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Paxil for Depression

Updated on February 9, 2010
Paxil (Paroxetine) 40 mg & 20 mg
Paxil (Paroxetine) 40 mg & 20 mg

Quite frequently, new medications are introduced to treat depression and anxiety. Sometimes, doctors seem to push new medications and seem less eager to prescribe the older medications. Occasionally, a group of lawsuits or large class action suit will taint the public opinion of a medication. People often have legitimate concerns over the side effects of antidepressants and other medications. Paxil is one of the older antidepressant medications which may be an effective treatment for depression.

I felt compelled to write this article because I have been on Paxil for several years. It’s one of the many medications that I have tried for depression treatment. It is also the one that has caused the least amount of side effects for me. Now, please understand that my positive experience does not guarantee a pleasant experience for everyone. In fact, I know someone who took Paxil for about six months and had to switch to other medication due to his problem with Paxil side effects. Everyone’s body chemistry and response to medication is different. However, if you are looking for an antidepressant and have not tried Paxil, you may want to discuss it with your doctor.

Paxil is in the class of antidepressants known as selective serotonin reuptake inhibitors (SSRIs). An SSRI works by preventing some of the secreted serotonin between the neurons of the brain from being reabsorbed. Therefore, these medications increase the amount of serotonin that remains active between the neurons. Other SSRIs include Zoloft and Prozac. The generic version of Paxil is called Paroxetine.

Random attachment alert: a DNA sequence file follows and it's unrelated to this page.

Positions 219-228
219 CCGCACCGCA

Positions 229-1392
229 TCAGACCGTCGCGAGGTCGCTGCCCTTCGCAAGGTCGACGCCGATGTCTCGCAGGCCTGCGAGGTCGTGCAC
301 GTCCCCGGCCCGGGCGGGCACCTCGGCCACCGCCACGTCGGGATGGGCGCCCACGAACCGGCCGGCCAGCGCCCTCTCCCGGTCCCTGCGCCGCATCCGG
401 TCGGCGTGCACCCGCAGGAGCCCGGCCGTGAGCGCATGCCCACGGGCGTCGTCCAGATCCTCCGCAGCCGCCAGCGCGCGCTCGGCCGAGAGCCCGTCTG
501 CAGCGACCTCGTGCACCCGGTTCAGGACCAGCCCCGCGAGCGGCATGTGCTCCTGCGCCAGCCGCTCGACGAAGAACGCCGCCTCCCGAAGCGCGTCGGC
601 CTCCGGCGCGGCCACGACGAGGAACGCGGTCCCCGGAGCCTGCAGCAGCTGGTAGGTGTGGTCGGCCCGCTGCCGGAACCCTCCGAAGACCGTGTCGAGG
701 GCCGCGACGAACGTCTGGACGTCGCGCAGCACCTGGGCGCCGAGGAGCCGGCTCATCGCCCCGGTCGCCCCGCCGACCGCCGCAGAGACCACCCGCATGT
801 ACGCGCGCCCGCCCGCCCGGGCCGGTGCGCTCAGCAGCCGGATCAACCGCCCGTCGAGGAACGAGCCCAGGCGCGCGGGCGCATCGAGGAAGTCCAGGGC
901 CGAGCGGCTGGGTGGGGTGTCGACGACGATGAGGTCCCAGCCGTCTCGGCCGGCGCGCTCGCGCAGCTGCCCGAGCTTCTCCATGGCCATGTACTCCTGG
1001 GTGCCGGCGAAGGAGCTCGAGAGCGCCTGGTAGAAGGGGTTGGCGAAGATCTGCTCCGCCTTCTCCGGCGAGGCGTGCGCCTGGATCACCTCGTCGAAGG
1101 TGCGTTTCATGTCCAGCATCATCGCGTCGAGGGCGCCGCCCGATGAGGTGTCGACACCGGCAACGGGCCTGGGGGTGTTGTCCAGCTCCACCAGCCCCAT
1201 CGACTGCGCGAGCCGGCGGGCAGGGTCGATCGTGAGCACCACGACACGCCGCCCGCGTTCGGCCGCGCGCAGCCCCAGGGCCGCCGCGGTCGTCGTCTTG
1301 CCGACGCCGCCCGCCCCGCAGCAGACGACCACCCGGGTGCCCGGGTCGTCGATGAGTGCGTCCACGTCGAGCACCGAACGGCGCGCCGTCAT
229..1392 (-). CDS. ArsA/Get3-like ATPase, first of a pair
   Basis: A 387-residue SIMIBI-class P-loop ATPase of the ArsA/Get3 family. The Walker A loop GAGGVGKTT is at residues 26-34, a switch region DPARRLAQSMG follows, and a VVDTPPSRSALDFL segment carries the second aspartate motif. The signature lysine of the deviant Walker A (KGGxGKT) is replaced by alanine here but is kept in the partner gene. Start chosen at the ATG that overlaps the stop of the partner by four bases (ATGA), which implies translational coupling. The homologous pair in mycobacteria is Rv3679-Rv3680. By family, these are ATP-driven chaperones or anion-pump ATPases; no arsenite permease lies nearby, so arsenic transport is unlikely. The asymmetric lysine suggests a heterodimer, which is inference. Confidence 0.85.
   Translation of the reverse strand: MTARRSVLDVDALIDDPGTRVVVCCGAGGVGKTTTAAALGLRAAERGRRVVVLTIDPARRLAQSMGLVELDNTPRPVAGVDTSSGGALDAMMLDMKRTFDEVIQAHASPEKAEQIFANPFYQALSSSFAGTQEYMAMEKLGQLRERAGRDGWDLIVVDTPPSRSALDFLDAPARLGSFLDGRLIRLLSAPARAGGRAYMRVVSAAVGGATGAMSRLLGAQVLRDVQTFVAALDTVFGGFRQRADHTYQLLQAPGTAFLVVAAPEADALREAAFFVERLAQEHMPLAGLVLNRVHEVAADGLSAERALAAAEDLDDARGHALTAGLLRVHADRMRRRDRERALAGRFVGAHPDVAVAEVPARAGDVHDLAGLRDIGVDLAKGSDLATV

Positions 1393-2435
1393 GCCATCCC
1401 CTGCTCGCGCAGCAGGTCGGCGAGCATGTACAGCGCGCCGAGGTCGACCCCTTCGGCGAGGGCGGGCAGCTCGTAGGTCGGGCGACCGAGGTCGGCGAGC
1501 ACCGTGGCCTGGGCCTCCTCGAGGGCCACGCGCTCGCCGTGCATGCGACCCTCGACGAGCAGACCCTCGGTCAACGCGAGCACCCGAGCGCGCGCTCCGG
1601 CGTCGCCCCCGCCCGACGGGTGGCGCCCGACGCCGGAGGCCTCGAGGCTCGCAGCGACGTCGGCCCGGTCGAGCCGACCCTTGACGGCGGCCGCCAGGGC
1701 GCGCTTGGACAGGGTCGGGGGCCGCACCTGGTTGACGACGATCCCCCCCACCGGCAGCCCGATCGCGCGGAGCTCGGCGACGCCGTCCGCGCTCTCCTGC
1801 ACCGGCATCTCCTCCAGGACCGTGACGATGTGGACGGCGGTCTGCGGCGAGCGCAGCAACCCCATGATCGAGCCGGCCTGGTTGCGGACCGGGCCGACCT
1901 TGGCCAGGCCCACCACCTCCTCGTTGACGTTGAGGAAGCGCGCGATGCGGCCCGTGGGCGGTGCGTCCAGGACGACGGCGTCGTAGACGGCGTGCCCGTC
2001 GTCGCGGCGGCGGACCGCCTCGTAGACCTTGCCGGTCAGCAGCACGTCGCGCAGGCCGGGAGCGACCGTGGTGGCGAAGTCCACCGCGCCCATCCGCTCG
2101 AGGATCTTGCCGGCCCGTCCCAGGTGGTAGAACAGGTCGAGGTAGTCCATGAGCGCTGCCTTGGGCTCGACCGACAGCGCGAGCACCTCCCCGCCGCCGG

Paxil has had its share of legal issues. In 2005, GlaxoSmithKline, the makers of Paxil, was ordered to include birth defects as one of the potential side effects of Paxil. This medication is one of the many medications that a woman should not take if she plans to get pregnant or is not using birth control.

Honestly, Paxil has a long list of potential side effects. Some common Paxil side effects include dizziness, dry mouth, diarrhea, loss of appetite, and nausea. Insomnia, difficulty concentrating, blurred vision, anxiety or nervousness, sexual side effects, increased urination, skin tingling or numbness, gas, and weakness are other possible side effects of Paxil. Though the potential of bothersome side effects is apparent, I have not experienced any of them.

Some people have trouble with Paxil side effects. I always suggest discussing any difficulties with the doctor. Sometimes, all it takes is an adjustment in the dosage or a little more time on the medication for the side effects of medications to subside. In addition to depression treatment, Paxil is used to treat obsessive compulsive disorder (OCD), panic disorder, generalized anxiety disorder (GAD), social anxiety disorder, and posttraumatic stress disorder (PTSD). Any decisions about medications are personal choices made between the patient and the physician. I believe a person who is suffering from depression should be well informed about antidepressant options.


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    • Sheila Wilson profile image

      Sheila Wilson 7 years ago from Pennsylvania

      Why are so many people depressed? That's an interesting question, though I think that statistic seems awful high.

      About the St. John's Wort- just don't ever take Paxil with it. That combination can be lethal.

    • profile image

      foreignpress 7 years ago from Denver

      Millions of people, perhaps as many as 10 percent of the American population, have taken serotonin boosters, which are often used to treat depression, panic disorder and compulsive behavior. One statistic I heard, is that 1 in 6 people take antidepressants. I take St. John's Wort occasionally. This might be an interesting hub: Why are so many people depressed? This is a good hub and very informative.